Based on this twitter thread.
One thing that always makes me think are the roles we have in the software industry. The bigger the company, the more specialized the roles it seems. In data science, I‘ve seen charts with data analysts, data scientists, ML engineers, MLOps, … some thoughts.
How do you come up with roles? The most common criterion seems to be skills. It is hard to find people good at statistics and engineering, so let‘s split!
Another approach is that you identify a set of responsibilities. For example, in SCRUM, Product Owner is a the one who owns the product backlog, etc. It doesn‘t have to be one person, but why not make it one person‘s job?
Now, as you have actual people fill these roles, you start facing reality. Some issues:
- Is there enough work for a person that is so specialized?
- How do these roles interact? Especially with role-by-skillset you can end up with highly entangled roles that need to work very closely together. If it does not work, you start adding processes and rules to „organize the work.“
- Few people‘s interests and skillsets actually are exact fits for given roles. People will either feel confined or always feel like they need to step outside their role (my problem).
I understand that you want clearly defined roles, for example, for more standardization when it comes to performance reviews, or so that people can switch teams.
I think you should always be aware that roles don‘t have to be mapped to people 1:1. Someone needs to do it, but it could be someone who also does something else or it could be multiple people. Talking helps to clarify who does what.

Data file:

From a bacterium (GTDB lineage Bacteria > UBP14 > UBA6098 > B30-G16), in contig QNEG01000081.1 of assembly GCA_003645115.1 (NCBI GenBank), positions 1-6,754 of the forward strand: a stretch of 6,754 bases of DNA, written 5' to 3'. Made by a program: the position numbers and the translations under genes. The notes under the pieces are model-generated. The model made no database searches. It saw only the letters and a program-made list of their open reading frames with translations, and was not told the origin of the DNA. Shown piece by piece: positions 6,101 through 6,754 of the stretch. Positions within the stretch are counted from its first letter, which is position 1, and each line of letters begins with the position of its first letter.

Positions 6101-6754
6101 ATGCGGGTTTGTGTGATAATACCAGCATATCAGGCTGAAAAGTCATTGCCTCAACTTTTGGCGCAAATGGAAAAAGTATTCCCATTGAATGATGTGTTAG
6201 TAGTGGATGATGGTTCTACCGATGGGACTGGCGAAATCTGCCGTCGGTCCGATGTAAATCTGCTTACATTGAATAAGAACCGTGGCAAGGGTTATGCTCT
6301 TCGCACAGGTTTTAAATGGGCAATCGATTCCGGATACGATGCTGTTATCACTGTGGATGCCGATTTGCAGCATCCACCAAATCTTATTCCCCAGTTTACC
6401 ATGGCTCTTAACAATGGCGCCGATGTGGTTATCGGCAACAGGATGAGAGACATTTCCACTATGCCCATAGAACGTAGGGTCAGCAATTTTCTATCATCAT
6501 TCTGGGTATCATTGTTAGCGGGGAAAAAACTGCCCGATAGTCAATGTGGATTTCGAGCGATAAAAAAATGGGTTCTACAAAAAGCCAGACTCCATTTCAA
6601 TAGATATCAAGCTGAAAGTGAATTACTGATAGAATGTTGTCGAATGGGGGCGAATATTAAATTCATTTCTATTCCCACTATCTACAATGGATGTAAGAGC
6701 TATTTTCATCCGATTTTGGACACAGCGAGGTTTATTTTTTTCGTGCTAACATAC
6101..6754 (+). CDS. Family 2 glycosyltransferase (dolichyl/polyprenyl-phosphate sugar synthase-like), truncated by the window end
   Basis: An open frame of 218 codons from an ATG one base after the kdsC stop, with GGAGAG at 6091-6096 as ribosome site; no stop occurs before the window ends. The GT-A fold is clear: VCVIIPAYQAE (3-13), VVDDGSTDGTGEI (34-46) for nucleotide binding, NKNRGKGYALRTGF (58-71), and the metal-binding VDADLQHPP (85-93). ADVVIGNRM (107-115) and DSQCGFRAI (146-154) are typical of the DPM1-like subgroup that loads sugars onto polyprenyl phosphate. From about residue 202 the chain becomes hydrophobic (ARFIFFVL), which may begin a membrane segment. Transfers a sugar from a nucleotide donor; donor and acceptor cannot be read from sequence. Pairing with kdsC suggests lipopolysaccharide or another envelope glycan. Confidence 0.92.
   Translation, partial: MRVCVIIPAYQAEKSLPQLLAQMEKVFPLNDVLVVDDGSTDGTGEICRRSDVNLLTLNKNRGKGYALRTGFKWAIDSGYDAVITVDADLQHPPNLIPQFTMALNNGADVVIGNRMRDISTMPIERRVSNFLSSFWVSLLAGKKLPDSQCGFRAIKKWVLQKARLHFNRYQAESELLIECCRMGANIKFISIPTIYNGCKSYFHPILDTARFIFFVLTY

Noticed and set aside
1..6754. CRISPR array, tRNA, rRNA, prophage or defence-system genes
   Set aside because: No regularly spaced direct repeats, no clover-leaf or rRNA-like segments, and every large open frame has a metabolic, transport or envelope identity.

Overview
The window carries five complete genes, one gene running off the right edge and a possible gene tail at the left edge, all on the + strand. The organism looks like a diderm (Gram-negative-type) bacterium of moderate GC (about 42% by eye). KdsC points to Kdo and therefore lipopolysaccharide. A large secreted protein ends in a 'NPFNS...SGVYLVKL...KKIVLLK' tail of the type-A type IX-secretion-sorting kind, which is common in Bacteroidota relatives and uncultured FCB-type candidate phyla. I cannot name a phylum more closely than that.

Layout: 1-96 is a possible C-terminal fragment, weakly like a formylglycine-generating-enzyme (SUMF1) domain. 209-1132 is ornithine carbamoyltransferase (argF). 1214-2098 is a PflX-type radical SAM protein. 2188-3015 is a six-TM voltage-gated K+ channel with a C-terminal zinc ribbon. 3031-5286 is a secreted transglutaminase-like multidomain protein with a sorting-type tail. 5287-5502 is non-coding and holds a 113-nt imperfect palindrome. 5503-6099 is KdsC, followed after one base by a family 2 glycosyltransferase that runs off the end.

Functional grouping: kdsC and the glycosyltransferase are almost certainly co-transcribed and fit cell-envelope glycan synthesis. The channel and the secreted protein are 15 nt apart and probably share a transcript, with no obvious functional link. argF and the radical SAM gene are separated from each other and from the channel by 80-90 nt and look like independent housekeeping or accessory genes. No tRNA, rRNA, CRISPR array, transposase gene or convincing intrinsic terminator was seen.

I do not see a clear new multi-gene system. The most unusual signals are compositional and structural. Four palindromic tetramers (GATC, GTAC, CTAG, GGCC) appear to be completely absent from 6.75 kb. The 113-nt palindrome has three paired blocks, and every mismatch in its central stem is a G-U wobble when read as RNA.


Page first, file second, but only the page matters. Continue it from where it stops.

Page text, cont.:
And when designing roles, don‘t just think about skillsets but also how roles need to interact. It is a bit like system design, you want components with a clear purpose, clear interfaces, and which are loosely coupled.
As Olli Zeigermann points out, interactions between roles are also not static but can change over the course of a project. Product Owner’s work needs to precede the work of the engineering team. Or the work of engineers depends on whether the research work of data scientists lead to good results.
In bigger companies, people become increasingly removed from customer impact, and you often start to introduce individual goals and metrics. If this isn’t done well, you’re bound to run into all kinds of misalignment issues, so try to keep this in mind as well.